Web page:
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12. On the Road Again

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pp. 84-90

In the spring of 1868,many of the young men of the Colorado River community began to set their sights on new and distant goals. In Callville Jim Ferry was the first; he sold his mail contract to Jim Hinton and headed for California. Hinton lasted only a few months before he, too,wanted out.Rumors of gold strikes up north in Sweetwater, spread...

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13. Powell’s Conquest of the Grand Canyon

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pp. 91-100

The paramount message of James White’s 1867 voyage was that there were no insurmountable obstacles in the Grand Canyon to bar exploration. Did Major Powell believe it? He certainly had no specific knowledge to weigh against it and no evidence to prove it false. Even if he had been skeptical or suspicious, the very nature and scope of the...

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14. Enter Robert Brewster Stanton

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pp. 101-110

White put his Grand Canyon journey behind him when he returned to the West. He was apparently able to reduce his experience to a manageable adventure. For two years, he worked at various Barlow and Sanderson jobs throughout the southeastern corner of Colorado Territory.When he decided to settle down, he took the traditional...

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15. Senate Document No. 42

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pp. 111-122

Once the Stanton visit faded, life in Trinidad went on much as before; some children left home, White grew older, and his drayage work lightened. He spoke less and less of the Colorado River and his raft journey. Nine years later, in 1916,Thomas F. Dawson, a former journalist...

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16. Battle of The Trail

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pp. 123-126

Senate Document No. 42 did not resolve the controversy over White’s journey; indeed, it merely added fuel to the fire of Robert Stanton’s unrelenting opposition to White. In 1919, Thomas Dawson had two articles about White published in The Trail magazine. Stanton’s response appeared in the September issue. Before discussing the substance of the article, it seems relevant to...

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17. The White Family and Dock Marston

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pp. 127-132

Before 1917, the White family knew nothing about the articles and books about White, except for the Kenosha Telegraph account which White had seen when he went home in 1869.They were totally unaware of the fifty-year-old controversy over his voyage. Dawson opened the door on these facts of life during preparation of his Senate...

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18. Grand Canyon History: Discoveries and Rediscoveries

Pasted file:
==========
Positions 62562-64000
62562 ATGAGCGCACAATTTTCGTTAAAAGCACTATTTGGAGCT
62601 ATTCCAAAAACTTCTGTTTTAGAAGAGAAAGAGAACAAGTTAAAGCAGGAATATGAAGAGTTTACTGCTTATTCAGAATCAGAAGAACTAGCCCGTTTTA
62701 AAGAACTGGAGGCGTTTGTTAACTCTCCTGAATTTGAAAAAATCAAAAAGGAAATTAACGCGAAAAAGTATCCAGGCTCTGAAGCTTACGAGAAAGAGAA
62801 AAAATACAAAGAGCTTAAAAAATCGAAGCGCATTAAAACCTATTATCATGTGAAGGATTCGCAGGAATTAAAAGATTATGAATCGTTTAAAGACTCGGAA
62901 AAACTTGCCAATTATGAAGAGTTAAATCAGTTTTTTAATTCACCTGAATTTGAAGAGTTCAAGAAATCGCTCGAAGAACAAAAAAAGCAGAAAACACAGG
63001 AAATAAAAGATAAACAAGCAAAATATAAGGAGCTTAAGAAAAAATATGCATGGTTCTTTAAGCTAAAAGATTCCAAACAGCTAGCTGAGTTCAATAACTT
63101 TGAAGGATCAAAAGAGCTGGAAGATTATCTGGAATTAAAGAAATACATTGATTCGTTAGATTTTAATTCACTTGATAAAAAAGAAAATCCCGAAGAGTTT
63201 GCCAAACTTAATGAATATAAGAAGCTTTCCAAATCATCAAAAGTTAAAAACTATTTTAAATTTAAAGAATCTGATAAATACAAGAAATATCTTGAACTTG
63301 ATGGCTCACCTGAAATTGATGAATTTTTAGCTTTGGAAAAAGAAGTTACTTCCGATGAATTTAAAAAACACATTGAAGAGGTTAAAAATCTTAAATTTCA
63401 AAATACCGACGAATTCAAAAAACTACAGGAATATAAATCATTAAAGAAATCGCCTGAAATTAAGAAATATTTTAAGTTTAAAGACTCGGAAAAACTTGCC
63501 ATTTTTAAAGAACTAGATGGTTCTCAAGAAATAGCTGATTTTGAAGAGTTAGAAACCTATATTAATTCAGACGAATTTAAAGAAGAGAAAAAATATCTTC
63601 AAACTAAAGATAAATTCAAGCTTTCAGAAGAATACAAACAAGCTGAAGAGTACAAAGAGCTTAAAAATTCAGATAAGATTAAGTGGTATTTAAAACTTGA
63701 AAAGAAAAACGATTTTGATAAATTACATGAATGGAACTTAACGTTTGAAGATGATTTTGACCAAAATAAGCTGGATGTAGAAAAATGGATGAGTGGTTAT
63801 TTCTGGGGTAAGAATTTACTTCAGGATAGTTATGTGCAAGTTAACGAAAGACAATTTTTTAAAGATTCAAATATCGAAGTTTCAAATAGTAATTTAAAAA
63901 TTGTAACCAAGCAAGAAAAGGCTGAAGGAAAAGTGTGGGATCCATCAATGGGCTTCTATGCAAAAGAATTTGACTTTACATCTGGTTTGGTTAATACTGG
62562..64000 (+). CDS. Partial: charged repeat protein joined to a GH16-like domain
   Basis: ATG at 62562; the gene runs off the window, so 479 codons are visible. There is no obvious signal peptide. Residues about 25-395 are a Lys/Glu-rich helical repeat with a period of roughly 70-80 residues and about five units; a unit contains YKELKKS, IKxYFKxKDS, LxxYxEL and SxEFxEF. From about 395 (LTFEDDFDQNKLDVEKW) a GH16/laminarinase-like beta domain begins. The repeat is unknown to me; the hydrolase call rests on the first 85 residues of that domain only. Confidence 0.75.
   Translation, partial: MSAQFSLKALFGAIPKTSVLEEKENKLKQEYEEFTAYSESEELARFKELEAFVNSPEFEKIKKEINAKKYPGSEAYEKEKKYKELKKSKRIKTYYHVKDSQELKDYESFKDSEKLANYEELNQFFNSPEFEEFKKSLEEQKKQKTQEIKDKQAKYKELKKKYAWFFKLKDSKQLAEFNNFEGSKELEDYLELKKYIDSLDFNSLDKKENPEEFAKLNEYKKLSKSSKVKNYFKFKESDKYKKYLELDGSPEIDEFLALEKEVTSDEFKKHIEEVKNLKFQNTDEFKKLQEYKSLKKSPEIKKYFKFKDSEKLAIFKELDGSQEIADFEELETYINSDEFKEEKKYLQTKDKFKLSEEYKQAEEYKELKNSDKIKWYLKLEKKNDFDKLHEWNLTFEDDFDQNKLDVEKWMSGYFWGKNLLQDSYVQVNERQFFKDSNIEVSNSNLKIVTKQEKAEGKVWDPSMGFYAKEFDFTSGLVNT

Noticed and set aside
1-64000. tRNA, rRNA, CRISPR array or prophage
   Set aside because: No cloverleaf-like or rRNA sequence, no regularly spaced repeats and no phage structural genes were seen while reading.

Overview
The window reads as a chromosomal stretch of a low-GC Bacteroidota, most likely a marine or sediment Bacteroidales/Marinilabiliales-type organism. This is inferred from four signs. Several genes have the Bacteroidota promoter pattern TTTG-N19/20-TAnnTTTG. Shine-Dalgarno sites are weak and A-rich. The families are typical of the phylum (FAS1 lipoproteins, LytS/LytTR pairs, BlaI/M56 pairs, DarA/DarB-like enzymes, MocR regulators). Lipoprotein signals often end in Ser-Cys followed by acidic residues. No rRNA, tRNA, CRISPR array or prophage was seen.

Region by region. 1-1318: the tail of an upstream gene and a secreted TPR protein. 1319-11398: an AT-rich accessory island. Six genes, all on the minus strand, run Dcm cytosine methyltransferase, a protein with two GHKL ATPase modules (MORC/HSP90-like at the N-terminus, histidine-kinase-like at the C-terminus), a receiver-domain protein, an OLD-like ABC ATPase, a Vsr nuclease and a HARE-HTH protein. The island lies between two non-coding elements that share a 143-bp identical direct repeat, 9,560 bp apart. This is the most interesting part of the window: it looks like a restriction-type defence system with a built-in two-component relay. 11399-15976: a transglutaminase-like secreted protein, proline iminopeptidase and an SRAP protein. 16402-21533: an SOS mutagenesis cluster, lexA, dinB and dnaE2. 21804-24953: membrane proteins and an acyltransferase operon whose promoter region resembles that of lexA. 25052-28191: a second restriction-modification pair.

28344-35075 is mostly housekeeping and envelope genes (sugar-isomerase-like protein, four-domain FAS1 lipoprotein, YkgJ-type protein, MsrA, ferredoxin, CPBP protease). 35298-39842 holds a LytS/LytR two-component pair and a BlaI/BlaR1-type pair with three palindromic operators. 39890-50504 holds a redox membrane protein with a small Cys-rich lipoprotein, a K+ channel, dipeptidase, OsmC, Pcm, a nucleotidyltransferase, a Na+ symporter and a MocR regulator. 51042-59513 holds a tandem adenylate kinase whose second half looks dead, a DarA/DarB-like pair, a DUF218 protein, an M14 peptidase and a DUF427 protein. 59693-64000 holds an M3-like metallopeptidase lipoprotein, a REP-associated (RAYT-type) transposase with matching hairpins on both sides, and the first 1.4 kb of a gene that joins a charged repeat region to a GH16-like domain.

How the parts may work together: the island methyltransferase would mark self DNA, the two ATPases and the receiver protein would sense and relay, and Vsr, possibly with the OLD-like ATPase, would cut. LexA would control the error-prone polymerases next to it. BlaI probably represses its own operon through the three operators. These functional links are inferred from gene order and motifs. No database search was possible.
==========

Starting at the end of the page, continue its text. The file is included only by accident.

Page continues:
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pp. 133-140

My first step was an attempt to learn more about Grand Canyon history. From Marston’s copious data and my own extracurricular reading, I began to assemble the scattered pieces. The most ancient history of the Grand Canyon and its aboriginal inhabitants lies in the sporadic discoveries of archaeological ruins...

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19. Bob Euler and Square One

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pp. 141-148

It was clear from the start that determining what really happened to White in 1867 required an investigation into a very cold case; all the players were dead and could not be questioned; corroborating eyewitnesses were lacking; even circumstantial evidence was somewhere between thin and nonexistent. Bob Euler started with two undisputed facts: one...

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20. In James White’s Footsteps

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pp. 149-153

By 1975, my husband, Bob, and I had been long and seriously involved with my grandfather and his odyssey.We were ready to attempt a firsthand field trip.This was the best kind of research—neither scientific nor scholarly but certainly the most rewarding. Armed with a decade and a half of Dock-oriented lore, mountains of data, research into stress, survivals, and lunar ephemera, and, best of all, the...

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21. Summary and Conclusions: Part A

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pp. 154-159

Discrediting James White’s journey by attacking his character or denigrating his mental capacity seems particularly egregious. These allegations will be considered first. White was a liar who told his story to make himself important. The nineteenth-century American West was a fertile field for...

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22. Summary and Conclusions: Part B

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pp. 160-168

Araft journey through the Grand Canyon was impossible. In any one of a hundred different instances death awaited a wrong decision, when we had neither the knowledge nor experience for our choice; [it was] partly the marvelous chain of coincidences—or “miracles”—that led us through forty-seven days and nights, into and out of another world...

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23. Summary and Conclusions: Part C

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pp. 169-180

Those parts of White’s story which described the land over which he traveled in 1867 and the Grand Canyon landscape, as well as that suspect fourteen-day timetable of events on the river, were major stumbling blocks to later acceptance of his journey. Rather than outright dismissal of White’s journey based on these apparent inaccuracies...

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24. Resolution

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pp. 181-183

In the year 1917, the United States Congress authorized a bronze plaque to be placed at the Grand Canyon to honor Major Powell.The United States Senate, pursuant to Senate Resolution No. 79, also authorized the Government Printing Office to publish the manuscript...

Appendix A: James White’s 1867 Letter

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pp. 184-185

Appendix B: James White’s 1917 Statement

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pp. 186-191

Chapter Notes

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pp. 192-208

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References, Sources, and Related Subjects

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pp. 209-217

From my sixth-grade impersonation of Don Quixote until meeting Dock Marston in 1959, I knew little about the Grand Canyon. From 1959 until 1972, in addition to quizzing my mother for answers to Dock’s questions, I was the recipient of a kaleidoscopic blizzard of disparate letters, newspaper and magazine articles, excerpts from obscure books, government documents, and unpublished manuscripts...

Author’s Note

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pp. 218-220


E-ISBN-13: 9780874214659
Print-ISBN-13: 9780874214253

Publication Year: 2001